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Three Questions With Kahawa 1893 Founder Margaret Nyamumbo

Margaret Nyamumbo on the recent episode of Shark Tank. Image courtesy of Kahawa 1893. Used with permission.

Kenyan coffee and the farmers who produce it received a mainstream boost last month from Kahawa 1893 founder Margaret Nyamumbo.

Appearing on the ABC hit show “Shark Tank” in prime time, Nyamumbo pitched the business concept and its driving mission: to value and promote Kenyan coffee while supporting women-driven farms and cooperatives. 

A lot of the labor is coming from women, and the men take over once it’s ready for trading,” Nyamumbo told DCN. “There’s a lot of male representation on the trading and roasting side, but the coffee’s grown and processed by women.”

Kahawa 1893 1

Kahawa 1893 courtesy photo.

The pitch was so solid that it created something of a bidding war among the show’s celebrity investors. Ultimately, guest “shark” Emma Grede and Nyamumbo agreed on a $350,000 investment for an 8% stake in the company.

As Kahawa 1893 moves forward, it continues to draw from Nyamumbo’s deep roots in coffee. She grew up in Kenya on her grandfather’s coffee farm before moving to the United States and eventually earning an MBA from Harvard University. While working in finance in New York, where Nyamumbo is based today, she developed an affinity for coffee as a consumer. 

“The specialty coffee movement was growing. People were curious about where coffee was coming from,” Nyamumbo said. “I became interested in the coffee we used to export.”

Kahawa 1893 farm

Kahawa 1893 courtesy photo.

After studying coffee roasting and evaluation skills under a mentor, Nyamumbo launched her own brand in 2017, focusing squarely on green coffees from Kenya. 

Kahawa is the Swahili word for coffee, and 1893 is a reference to a time period when slavery had been abolished in Brazil and commercial coffee production took hold in parts of Africa. Said Nyamumbo, “The name celebrates the journey of coffee and Africa’s role in it.”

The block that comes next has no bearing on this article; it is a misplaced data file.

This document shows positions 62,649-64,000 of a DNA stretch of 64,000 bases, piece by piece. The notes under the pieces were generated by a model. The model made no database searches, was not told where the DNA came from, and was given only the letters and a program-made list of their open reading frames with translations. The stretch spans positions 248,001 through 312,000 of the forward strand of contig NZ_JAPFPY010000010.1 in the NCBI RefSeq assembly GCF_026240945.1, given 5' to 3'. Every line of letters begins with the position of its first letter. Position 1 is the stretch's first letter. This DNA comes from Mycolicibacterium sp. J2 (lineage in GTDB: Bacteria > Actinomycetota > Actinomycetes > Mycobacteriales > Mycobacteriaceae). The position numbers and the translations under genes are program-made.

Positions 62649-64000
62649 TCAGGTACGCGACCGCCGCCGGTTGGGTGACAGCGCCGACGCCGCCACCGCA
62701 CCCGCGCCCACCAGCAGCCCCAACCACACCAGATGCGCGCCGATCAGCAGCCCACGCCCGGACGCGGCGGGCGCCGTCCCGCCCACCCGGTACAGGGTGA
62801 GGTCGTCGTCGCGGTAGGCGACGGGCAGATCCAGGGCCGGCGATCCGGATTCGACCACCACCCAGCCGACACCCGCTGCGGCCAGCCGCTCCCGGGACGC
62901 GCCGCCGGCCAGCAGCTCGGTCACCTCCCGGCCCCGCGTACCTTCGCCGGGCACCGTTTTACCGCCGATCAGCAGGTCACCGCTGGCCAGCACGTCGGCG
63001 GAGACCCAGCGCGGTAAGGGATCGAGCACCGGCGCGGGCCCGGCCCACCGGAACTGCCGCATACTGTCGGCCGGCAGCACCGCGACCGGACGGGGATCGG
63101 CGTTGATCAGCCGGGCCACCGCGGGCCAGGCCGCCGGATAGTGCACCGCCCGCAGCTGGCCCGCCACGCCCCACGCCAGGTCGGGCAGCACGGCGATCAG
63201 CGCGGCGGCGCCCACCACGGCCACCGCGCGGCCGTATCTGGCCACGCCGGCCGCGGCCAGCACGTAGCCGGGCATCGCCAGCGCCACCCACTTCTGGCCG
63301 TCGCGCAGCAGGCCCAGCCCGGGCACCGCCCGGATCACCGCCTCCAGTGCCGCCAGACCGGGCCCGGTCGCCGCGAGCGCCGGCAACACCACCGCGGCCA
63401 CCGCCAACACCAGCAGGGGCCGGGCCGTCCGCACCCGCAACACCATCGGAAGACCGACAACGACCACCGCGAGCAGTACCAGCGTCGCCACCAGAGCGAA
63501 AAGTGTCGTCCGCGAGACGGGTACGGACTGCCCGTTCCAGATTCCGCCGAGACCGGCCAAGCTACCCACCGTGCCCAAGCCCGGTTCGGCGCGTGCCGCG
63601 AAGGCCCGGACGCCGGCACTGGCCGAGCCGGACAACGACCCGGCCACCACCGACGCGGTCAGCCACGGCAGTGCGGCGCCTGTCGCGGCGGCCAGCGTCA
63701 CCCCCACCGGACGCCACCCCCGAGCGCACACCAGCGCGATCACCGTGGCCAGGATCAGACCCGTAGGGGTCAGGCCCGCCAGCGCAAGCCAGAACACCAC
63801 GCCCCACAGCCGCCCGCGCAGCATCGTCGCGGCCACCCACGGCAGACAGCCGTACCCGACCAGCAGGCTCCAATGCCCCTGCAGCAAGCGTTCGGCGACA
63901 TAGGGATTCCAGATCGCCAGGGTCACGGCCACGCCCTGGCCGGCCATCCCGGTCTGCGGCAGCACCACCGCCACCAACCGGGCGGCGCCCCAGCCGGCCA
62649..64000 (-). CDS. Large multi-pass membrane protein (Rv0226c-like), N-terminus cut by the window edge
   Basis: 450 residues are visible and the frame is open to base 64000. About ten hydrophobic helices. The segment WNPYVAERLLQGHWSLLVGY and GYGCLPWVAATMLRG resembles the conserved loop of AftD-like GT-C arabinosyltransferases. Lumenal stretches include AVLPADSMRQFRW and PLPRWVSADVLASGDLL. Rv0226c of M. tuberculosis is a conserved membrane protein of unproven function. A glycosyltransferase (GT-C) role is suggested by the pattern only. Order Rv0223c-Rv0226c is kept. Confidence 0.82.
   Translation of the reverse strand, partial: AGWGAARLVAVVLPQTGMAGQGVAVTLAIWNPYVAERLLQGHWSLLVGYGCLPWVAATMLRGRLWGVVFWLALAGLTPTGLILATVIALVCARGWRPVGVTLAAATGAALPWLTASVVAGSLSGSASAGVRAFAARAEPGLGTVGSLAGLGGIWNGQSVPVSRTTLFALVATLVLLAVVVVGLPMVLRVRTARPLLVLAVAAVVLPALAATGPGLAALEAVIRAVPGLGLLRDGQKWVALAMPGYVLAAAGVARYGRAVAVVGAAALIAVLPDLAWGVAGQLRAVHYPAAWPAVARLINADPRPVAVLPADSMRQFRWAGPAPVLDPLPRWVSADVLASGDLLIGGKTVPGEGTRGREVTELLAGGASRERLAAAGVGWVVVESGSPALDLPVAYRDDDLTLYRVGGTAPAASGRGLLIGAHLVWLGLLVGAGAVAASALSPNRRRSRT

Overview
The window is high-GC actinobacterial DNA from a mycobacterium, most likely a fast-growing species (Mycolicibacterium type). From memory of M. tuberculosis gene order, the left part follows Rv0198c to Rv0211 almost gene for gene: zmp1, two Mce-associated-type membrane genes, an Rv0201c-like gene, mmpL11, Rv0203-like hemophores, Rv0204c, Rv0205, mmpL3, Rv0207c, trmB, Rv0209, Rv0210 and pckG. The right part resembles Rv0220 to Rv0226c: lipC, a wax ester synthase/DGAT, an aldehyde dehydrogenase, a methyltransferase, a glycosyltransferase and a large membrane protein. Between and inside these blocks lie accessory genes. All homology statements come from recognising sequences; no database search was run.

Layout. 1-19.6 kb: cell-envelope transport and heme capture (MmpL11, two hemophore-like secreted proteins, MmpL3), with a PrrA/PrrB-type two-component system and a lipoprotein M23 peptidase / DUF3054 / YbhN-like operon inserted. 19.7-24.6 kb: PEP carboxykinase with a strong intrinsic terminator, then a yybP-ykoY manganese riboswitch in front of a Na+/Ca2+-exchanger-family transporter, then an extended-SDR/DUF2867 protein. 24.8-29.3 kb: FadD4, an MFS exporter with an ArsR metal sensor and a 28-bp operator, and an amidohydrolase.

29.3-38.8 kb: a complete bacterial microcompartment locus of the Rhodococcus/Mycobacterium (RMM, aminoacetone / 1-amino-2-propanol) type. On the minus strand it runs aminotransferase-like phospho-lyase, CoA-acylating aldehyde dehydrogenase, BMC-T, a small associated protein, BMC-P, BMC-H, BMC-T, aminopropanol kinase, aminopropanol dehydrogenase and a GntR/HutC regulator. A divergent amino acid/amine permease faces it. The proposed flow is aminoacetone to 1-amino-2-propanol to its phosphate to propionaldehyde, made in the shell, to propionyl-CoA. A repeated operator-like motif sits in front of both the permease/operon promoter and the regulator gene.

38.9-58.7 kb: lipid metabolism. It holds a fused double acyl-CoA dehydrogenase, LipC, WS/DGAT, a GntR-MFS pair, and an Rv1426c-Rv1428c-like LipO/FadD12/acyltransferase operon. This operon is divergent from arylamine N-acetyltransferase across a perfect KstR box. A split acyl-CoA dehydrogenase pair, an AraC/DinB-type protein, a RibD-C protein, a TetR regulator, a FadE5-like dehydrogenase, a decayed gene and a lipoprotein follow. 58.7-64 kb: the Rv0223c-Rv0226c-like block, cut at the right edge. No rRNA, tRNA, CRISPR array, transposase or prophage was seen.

While maintaining direct ties to farms in Kenya — including Nyamumbo’s family farm, which is still in operation — Kahawa 1893 maintains relationships with producers in the Democratic Republic of Congo and Rwanda.

Kahawa 1893

Kahawa 1893 courtesy photo.

Each bag of direct-sourced coffees offers a QR code through which customers can send tips to producers. The roasting company then matches those tips, which have totaled more than $20,000 to this point. 

“We tip baristas; we tip servers,” Nyamumbo said. “We can use a similar mechanism to bring more resources back to farmers.” 

After becoming the first Black woman-owned coffee brand to be sold in Trader Joe’s and the recent prime time success, Kahawa 1893 and its founder hope to shine an even brighter light on the producers behind the brand. 

“One of the biggest things to come out of ‘Shark Tank’ that I didn’t expect was the episode went viral in Kenya,” she said. “That was because people felt seen for the first time on a global stage. It’s sort of confirmed this idea that people want to be seen in the brands that we’re consuming.”

Margaret Nyamumbo coffee

Kahawa 1893 Founder. Margaret Nyamumbo. Courtesy photo.

DCN recently asked Nyamumbo these three questions:

What about coffee excites or inspires you most?

For me, it’s about the impact. I approach coffee as a tool for impact, based on my experience coming from the coffee-growing side, seeing how coffee can transform communities. It’s a delicious beverage that’s social and can create bonds, but I also see the potential that it has to transform communities in a positive manner.

What about coffee troubles you most?

I wish that the gains or the profits were fairly distributed. We’re still working through that colonial structure that has disadvantaged producers. Part of making that situation better or improving equality in coffee has to do with creating a new architecture for how coffee is traded. One of the things we hope to do in the future is have more vertical integration where farmers can have ownership from farm to cup. They can participate. A lot of the value is attributed to roasting and coffee brewing, so finding a way for farmers to be able to participate in that part of the value chain.

What would you be doing if it weren’t for coffee?

I would probably still be in finance, that’s where I was last before I changed into coffee. I most likely would still be in finance, but probably working somewhere that’s related to consumer goods in some way.

Is there someone in the coffee world who inspires you? Nominate them for DCN’s ongoing Three Questions series